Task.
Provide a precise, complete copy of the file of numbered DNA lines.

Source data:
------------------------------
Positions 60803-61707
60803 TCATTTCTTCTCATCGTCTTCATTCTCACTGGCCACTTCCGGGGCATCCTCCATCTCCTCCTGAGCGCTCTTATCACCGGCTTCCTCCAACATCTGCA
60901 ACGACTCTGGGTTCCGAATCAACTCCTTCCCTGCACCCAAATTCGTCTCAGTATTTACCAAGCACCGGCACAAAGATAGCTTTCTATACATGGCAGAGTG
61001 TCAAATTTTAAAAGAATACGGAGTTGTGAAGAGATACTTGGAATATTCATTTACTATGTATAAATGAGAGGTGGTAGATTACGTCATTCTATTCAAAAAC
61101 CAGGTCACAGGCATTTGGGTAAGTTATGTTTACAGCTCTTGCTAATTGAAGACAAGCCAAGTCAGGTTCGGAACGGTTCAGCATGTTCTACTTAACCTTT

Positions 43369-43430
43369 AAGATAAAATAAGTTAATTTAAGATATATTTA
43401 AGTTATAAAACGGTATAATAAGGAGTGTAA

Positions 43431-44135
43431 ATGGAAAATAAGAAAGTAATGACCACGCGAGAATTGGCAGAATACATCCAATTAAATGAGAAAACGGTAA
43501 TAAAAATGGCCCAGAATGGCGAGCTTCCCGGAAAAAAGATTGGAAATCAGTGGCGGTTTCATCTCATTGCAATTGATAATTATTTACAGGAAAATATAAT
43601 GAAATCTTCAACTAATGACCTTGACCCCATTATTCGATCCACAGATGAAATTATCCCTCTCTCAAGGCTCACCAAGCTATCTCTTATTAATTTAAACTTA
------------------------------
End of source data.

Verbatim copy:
Positions 60803-61707
60803 TCATTTCTTCTCATCGTCTTCATTCTCACTGGCCACTTCCGGGGCATCCTCCATCTCCTCCTGAGCGCTCTTATCACCGGCTTCCTCCAACATCTGCA
60901 ACGACTCTGGGTTCCGAATCAACTCCTTCCCTGCACCCAAATTCGTCTCAGTATTTACCAAGCACCGGCACAAAGATAGCTTTCTATACATGGCAGAGTG
61001 TCAAATTTTAAAAGAATACGGAGTTGTGAAGAGATACTTGGAATATTCATTTACTATGTATAAATGAGAGGTGGTAGATTACGTCATTCTATTCAAAAAC
61101 CAGGTCACAGGCATTTGGGTAAGTTATGTTTACAGCTCTTGCTAATTGAAGACAAGCCAAGTCAGGTTCGGAACGGTTCAGCATGTTCTACTTAACCTTT

Positions 43369-43430
43369 AAGATAAAATAAGTTAATTTAAGATATATTTA
43401 AGTTATAAAACGGTATAATAAGGAGTGTAA

Positions 43431-44135
43431 ATGGAAAATAAGAAAGTAATGACCACGCGAGAATTGGCAGAATACATCCAATTAAATGAGAAAACGGTAA
43501 TAAAAATGGCCCAGAATGGCGAGCTTCCCGGAAAAAAGATTGGAAATCAGTGGCGGTTTCATCTCATTGCAATTGATAATTATTTACAGGAAAATATAAT
43601 GAAATCTTCAACTAATGACCTTGACCCCATTATTCGATCCACAGATGAAATTATCCCTCTCTCAAGGCTCACCAAGCTATCTCTTATTAATTTAAACTTA